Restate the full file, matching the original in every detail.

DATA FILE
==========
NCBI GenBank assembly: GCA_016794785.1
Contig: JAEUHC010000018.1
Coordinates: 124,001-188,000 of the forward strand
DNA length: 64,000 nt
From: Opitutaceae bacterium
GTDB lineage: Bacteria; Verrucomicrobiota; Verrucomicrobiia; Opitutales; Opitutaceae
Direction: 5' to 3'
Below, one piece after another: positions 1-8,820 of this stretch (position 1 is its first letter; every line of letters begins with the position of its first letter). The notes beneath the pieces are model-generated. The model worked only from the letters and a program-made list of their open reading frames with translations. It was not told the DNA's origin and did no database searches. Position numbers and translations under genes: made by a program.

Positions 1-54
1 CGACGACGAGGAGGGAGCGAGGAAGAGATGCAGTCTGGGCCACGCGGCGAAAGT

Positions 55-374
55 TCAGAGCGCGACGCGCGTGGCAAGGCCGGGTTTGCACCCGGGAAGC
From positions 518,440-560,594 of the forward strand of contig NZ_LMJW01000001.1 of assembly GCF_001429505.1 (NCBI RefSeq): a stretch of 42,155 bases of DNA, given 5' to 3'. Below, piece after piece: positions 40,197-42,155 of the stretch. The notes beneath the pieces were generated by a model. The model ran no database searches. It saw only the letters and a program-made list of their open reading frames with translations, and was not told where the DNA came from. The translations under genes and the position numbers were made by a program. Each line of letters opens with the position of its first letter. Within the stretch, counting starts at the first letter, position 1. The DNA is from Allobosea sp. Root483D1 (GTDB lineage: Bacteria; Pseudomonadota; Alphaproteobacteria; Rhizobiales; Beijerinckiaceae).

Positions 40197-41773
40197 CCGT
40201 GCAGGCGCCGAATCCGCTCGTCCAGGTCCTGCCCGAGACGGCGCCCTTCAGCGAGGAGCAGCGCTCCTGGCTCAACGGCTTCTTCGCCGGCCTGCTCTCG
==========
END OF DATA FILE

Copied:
NCBI GenBank assembly: GCA_016794785.1
Contig: JAEUHC010000018.1
Coordinates: 124,001-188,000 of the forward strand
DNA length: 64,000 nt
From: Opitutaceae bacterium
GTDB lineage: Bacteria; Verrucomicrobiota; Verrucomicrobiia; Opitutales; Opitutaceae
Direction: 5' to 3'
Below, one piece after another: positions 1-8,820 of this stretch (position 1 is its first letter; every line of letters begins with the position of its first letter). The notes beneath the pieces are model-generated. The model worked only from the letters and a program-made list of their open reading frames with translations. It was not told the DNA's origin and did no database searches. Position numbers and translations under genes: made by a program.

Positions 1-54
1 CGACGACGAGGAGGGAGCGAGGAAGAGATGCAGTCTGGGCCACGCGGCGAAAGT

Positions 55-374
55 TCAGAGCGCGACGCGCGTGGCAAGGCCGGGTTTGCACCCGGGAAGC
From positions 518,440-560,594 of the forward strand of contig NZ_LMJW01000001.1 of assembly GCF_001429505.1 (NCBI RefSeq): a stretch of 42,155 bases of DNA, given 5' to 3'. Below, piece after piece: positions 40,197-42,155 of the stretch. The notes beneath the pieces were generated by a model. The model ran no database searches. It saw only the letters and a program-made list of their open reading frames with translations, and was not told where the DNA came from. The translations under genes and the position numbers were made by a program. Each line of letters opens with the position of its first letter. Within the stretch, counting starts at the first letter, position 1. The DNA is from Allobosea sp. Root483D1 (GTDB lineage: Bacteria; Pseudomonadota; Alphaproteobacteria; Rhizobiales; Beijerinckiaceae).

Positions 40197-41773
40197 CCGT
40201 GCAGGCGCCGAATCCGCTCGTCCAGGTCCTGCCCGAGACGGCGCCCTTCAGCGAGGAGCAGCGCTCCTGGCTCAACGGCTTCTTCGCCGGCCTGCTCTCG